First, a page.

With the armed forces now full of people born after 1995, propaganda is being designed to speak their language. Hi-tech advanced weaponry also calls for a more educated breed of recruit than in the past. Kristin Huang specially for the South China Morning Post.
Rap songs referencing hardships from a century ago. Videos featuring hit songs over footage of soldiers’ training and everyday lives, praising them for protecting the borders.
A drama series educating navy officers about online gaming addiction and cyber espionage, and a recruitment video for the air force starring pop stars and actors.
All these have an unlikely producer: China’s People’s Liberation Army.
Until recently, the PLA’s internal communications and external propaganda encouraged an image of life in the Chinese military that was stuffy and markedly detached from society.
But Generation Z – those born between 1995 and 2009 – now account for a large share of military personnel, and that generation have brought their habits, such as internet gaming and social media, into the ranks with them.
That explains the presence of singer Jackson Yee and Wolf Warrior movie actor Wu Jing in an air force video, and why military footage was set to songs such as Young For You.
In contrast with previous generations, targeted by folk songs recorded by the Chinese military’s own art academy, Gen Z is more likely to identify with Bilibili – a Chinese video sharing website themed around animation, comics and games – and learning via computer games.
Morten Ender, professor of sociology in the behavioural sciences and leadership department at the US Military Academy in New York, said it was in the Chinese military’s interest to cater to new generational habits.
“It will be futile [for the PLA] to try to resist the pervasiveness and omnipresence of social media,” Ender said. “Young people come to the military having been socialised to use these devices. They will expect to use them in whatever institutional context they find themselves in as young adults – education, work, recreation and so on.”
The more popular the culture, the easier for the military to attract and gain support from China’s young people, said Timothy Heath, senior international defence researcher from US think tank Rand.
“The military aims to recruit urban, educated, tech-savvy young people – these are the individuals the PLA needs to operate hi-tech advanced weaponry and equipment.”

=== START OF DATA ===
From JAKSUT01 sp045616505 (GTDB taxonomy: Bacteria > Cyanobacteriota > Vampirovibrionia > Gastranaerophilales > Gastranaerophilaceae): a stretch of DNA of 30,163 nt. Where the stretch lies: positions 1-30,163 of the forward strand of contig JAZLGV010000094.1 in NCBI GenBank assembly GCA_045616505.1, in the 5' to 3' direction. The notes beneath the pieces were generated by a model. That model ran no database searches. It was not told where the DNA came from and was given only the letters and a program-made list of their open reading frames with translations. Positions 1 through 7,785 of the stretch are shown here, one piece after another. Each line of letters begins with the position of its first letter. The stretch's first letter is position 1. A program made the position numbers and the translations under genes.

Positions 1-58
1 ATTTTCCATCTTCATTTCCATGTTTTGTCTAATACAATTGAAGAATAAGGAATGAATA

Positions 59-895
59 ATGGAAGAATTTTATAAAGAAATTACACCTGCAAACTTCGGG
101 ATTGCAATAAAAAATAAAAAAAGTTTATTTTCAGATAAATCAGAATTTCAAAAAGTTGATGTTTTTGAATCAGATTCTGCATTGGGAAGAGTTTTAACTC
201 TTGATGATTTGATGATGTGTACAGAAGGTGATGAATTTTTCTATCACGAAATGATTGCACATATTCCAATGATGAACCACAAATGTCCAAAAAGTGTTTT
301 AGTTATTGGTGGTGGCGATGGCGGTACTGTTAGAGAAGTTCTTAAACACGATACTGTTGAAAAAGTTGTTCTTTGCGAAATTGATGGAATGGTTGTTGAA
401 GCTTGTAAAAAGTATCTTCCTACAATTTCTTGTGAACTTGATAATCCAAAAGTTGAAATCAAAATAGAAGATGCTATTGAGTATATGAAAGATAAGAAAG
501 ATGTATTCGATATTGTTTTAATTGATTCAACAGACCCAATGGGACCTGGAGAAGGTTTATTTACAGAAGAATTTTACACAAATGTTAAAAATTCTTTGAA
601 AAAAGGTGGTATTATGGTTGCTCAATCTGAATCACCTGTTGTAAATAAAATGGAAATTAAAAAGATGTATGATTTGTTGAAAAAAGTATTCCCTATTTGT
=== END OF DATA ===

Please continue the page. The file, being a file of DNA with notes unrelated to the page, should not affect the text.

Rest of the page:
Health said promoting the military through popular culture was also aimed at encouraging popular support for the PLA and the ruling Communist Party, usually by emphasising themes of nationalism and the notion that the military is the protector of the people.
“This can also help counter the negative reports of corruption in the party and the PLA,” he said.
Malcolm Davis, a senior analyst specialising in Chinese security at the Australian Strategic Policy Institute, said the PLA material was designed to get young people enthusiastic about a military career, rather than focus purely on a civilian life.
“It’s a recruiting tool to appeal to a younger Chinese generation to join the military – in particular, the release of promotional videos showing the PLA using the latest military capabilities in operational environments,” he said, adding that sustaining recruitment, particularly of educated people, was vital to keep up with China’s military ambitions.
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The PLA was once full of peasant farmers, but it is increasingly seeking college graduates as it incorporates sophisticated weapons such as drones, hypersonic missiles and stealth fighters.
In 2001, it began recruiting those with a college background. By 2014, nearly 150,000 of the PLA’s 400,000 annual recruits were college students and graduates.
Retention continues to be a challenge, and high school graduates still comprise the largest single source of recruits.
Florian Schneider, director of the Leiden Asia Centre in the Netherlands, said the PLA’s promotional efforts were not that different to those by the US armed forces, “even if they are tailored to mainland Chinese aesthetic sensibilities”.
For example, the US military makes recruitment videos that target internet-savvy young people, and allows film producers to use its equipment if military officials believe a movie could help recruitment or act as a positive advertisement.
“It is telling that Communist Party propaganda increasingly uses themes from pop culture, especially youth culture, and releases this material on social media platforms,” Schneider said.
“These youthful propaganda videos often use memes and stylistic elements from anime, manga and video games to appeal to young users.”
As a member of Gen Z, Xiong Zhi, born in 1997 and an education professional in Wuhan, said he both welcomed the portrayal of the military and saw its limitations.
“I really like some of the videos that remind us, born in peaceful times, that the PLA’s sacrifice gives us the life we enjoy,” he said.
“However, our generation is more confident than previous ones, and military hardware is a bit distant from our daily lives.”
Some aspects of the message may prove a hard sell, Heath said. The meetings, speeches, briefings and documents often favoured in party circles are not everyone’s idea of fun.
“There is only so much a video designer can do to make party documents about economic planning look exciting and cool,” he said.
Schneider said convincing new audiences with these propaganda efforts may be a long shot.
“Something is only hip and cool as long as it remains part of a subculture,” he said. “Once official actors show up on platforms popular with young people to sell them mainstream messages, those platforms become decidedly less cool.
“The hip, young audiences move on, and the propaganda effort only reaches those who were already on board.”